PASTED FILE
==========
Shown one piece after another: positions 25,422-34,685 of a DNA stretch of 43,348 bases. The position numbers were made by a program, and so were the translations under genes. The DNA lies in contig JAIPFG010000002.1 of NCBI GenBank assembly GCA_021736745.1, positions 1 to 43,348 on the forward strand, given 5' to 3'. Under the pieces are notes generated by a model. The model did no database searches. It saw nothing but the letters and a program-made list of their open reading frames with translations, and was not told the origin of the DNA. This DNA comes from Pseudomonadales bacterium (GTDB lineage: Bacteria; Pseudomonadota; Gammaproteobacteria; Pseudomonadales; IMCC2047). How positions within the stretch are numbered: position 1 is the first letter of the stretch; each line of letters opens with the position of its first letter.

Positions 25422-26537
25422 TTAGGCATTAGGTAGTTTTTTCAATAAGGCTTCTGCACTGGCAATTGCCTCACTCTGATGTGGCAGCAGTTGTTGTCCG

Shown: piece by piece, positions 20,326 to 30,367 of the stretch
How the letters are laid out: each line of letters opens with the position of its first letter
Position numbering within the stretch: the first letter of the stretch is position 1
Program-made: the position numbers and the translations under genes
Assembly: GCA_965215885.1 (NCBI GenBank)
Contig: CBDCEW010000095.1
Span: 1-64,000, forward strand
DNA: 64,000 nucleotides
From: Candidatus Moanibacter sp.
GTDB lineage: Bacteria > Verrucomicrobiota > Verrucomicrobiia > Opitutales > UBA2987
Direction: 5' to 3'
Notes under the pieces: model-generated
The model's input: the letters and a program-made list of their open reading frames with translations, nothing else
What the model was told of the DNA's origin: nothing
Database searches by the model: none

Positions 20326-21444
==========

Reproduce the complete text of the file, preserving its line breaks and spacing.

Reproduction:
Shown one piece after another: positions 25,422-34,685 of a DNA stretch of 43,348 bases. The position numbers were made by a program, and so were the translations under genes. The DNA lies in contig JAIPFG010000002.1 of NCBI GenBank assembly GCA_021736745.1, positions 1 to 43,348 on the forward strand, given 5' to 3'. Under the pieces are notes generated by a model. The model did no database searches. It saw nothing but the letters and a program-made list of their open reading frames with translations, and was not told the origin of the DNA. This DNA comes from Pseudomonadales bacterium (GTDB lineage: Bacteria; Pseudomonadota; Gammaproteobacteria; Pseudomonadales; IMCC2047). How positions within the stretch are numbered: position 1 is the first letter of the stretch; each line of letters opens with the position of its first letter.

Positions 25422-26537
25422 TTAGGCATTAGGTAGTTTTTTCAATAAGGCTTCTGCACTGGCAATTGCCTCACTCTGATGTGGCAGCAGTTGTTGTCCG

Shown: piece by piece, positions 20,326 to 30,367 of the stretch
How the letters are laid out: each line of letters opens with the position of its first letter
Position numbering within the stretch: the first letter of the stretch is position 1
Program-made: the position numbers and the translations under genes
Assembly: GCA_965215885.1 (NCBI GenBank)
Contig: CBDCEW010000095.1
Span: 1-64,000, forward strand
DNA: 64,000 nucleotides
From: Candidatus Moanibacter sp.
GTDB lineage: Bacteria > Verrucomicrobiota > Verrucomicrobiia > Opitutales > UBA2987
Direction: 5' to 3'
Notes under the pieces: model-generated
The model's input: the letters and a program-made list of their open reading frames with translations, nothing else
What the model was told of the DNA's origin: nothing
Database searches by the model: none

Positions 20326-21444